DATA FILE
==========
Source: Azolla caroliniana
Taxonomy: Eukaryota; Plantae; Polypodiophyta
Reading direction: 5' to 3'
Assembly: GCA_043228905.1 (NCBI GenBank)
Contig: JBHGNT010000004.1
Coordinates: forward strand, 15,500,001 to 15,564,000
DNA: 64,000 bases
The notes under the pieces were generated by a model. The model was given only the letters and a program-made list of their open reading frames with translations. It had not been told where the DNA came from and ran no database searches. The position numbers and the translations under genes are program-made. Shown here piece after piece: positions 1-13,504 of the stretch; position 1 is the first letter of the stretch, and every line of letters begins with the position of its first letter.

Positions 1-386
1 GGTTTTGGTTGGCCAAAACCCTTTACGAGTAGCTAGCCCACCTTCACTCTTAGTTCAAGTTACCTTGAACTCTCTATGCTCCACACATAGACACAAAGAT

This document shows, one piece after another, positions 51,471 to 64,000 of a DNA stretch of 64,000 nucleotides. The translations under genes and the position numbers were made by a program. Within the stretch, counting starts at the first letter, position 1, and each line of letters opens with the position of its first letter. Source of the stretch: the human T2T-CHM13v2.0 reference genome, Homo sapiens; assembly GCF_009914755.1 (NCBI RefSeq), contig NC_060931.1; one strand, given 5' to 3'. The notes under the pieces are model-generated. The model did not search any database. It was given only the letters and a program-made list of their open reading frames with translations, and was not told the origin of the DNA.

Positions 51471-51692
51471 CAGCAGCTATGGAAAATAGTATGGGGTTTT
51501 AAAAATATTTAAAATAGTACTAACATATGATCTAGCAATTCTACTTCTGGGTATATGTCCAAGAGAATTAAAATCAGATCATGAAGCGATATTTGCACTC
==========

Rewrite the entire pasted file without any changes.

Source: Azolla caroliniana
Taxonomy: Eukaryota; Plantae; Polypodiophyta
Reading direction: 5' to 3'
Assembly: GCA_043228905.1 (NCBI GenBank)
Contig: JBHGNT010000004.1
Coordinates: forward strand, 15,500,001 to 15,564,000
DNA: 64,000 bases
The notes under the pieces were generated by a model. The model was given only the letters and a program-made list of their open reading frames with translations. It had not been told where the DNA came from and ran no database searches. The position numbers and the translations under genes are program-made. Shown here piece after piece: positions 1-13,504 of the stretch; position 1 is the first letter of the stretch, and every line of letters begins with the position of its first letter.

Positions 1-386
1 GGTTTTGGTTGGCCAAAACCCTTTACGAGTAGCTAGCCCACCTTCACTCTTAGTTCAAGTTACCTTGAACTCTCTATGCTCCACACATAGACACAAAGAT

This document shows, one piece after another, positions 51,471 to 64,000 of a DNA stretch of 64,000 nucleotides. The translations under genes and the position numbers were made by a program. Within the stretch, counting starts at the first letter, position 1, and each line of letters opens with the position of its first letter. Source of the stretch: the human T2T-CHM13v2.0 reference genome, Homo sapiens; assembly GCF_009914755.1 (NCBI RefSeq), contig NC_060931.1; one strand, given 5' to 3'. The notes under the pieces are model-generated. The model did not search any database. It was given only the letters and a program-made list of their open reading frames with translations, and was not told the origin of the DNA.

Positions 51471-51692
51471 CAGCAGCTATGGAAAATAGTATGGGGTTTT
51501 AAAAATATTTAAAATAGTACTAACATATGATCTAGCAATTCTACTTCTGGGTATATGTCCAAGAGAATTAAAATCAGATCATGAAGCGATATTTGCACTC